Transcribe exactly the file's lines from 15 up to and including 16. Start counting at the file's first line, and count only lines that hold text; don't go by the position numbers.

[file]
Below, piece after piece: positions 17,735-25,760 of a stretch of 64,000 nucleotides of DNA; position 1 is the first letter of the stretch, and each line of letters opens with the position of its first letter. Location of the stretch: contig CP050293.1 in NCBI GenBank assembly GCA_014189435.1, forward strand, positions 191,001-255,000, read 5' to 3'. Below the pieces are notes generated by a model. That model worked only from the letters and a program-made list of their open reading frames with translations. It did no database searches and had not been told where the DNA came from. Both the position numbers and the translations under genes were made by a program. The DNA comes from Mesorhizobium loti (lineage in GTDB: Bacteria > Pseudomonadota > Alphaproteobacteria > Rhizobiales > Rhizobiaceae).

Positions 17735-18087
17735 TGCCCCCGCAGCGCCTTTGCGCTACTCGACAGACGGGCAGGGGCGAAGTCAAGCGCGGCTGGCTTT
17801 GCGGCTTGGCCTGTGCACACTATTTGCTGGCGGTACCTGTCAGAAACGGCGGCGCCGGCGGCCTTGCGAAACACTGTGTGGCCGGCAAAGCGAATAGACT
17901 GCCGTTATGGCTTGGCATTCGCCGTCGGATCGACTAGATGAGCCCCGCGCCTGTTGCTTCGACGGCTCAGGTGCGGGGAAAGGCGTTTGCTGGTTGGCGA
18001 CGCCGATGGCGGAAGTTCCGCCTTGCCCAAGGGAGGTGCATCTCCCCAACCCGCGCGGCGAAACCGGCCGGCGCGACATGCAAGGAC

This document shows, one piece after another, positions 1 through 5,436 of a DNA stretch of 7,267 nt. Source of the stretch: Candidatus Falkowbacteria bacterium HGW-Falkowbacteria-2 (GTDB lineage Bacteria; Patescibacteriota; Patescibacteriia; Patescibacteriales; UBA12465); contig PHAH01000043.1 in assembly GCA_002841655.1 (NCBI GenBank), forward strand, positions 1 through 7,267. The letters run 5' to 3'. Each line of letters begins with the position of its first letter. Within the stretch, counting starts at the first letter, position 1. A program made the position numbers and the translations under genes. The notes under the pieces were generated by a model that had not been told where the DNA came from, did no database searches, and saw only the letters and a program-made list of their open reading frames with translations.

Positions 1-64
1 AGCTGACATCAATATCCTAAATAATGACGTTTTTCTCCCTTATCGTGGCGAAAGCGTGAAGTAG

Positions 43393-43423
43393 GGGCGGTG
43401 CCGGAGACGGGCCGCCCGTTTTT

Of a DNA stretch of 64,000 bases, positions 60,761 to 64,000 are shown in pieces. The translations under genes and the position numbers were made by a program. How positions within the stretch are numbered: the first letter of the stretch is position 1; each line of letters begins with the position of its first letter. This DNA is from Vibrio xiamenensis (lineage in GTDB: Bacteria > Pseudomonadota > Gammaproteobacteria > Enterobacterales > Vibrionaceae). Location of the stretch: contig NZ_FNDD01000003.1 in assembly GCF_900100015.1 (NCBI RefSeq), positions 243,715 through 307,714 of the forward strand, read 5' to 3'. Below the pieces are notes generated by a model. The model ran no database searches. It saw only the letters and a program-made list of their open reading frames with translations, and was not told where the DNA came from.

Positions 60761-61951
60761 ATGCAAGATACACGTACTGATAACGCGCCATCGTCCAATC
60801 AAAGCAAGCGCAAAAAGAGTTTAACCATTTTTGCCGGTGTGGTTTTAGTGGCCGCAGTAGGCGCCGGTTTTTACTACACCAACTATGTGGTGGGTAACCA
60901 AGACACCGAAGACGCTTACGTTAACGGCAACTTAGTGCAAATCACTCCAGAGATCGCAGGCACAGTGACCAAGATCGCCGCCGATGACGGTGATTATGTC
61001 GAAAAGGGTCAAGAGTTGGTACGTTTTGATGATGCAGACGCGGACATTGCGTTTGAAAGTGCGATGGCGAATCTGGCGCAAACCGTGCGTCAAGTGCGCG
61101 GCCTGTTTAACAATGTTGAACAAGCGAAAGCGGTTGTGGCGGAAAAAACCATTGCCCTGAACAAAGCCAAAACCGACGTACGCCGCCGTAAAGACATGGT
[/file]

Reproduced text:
60761 ATGCAAGATACACGTACTGATAACGCGCCATCGTCCAATC
60801 AAAGCAAGCGCAAAAAGAGTTTAACCATTTTTGCCGGTGTGGTTTTAGTGGCCGCAGTAGGCGCCGGTTTTTACTACACCAACTATGTGGTGGGTAACCA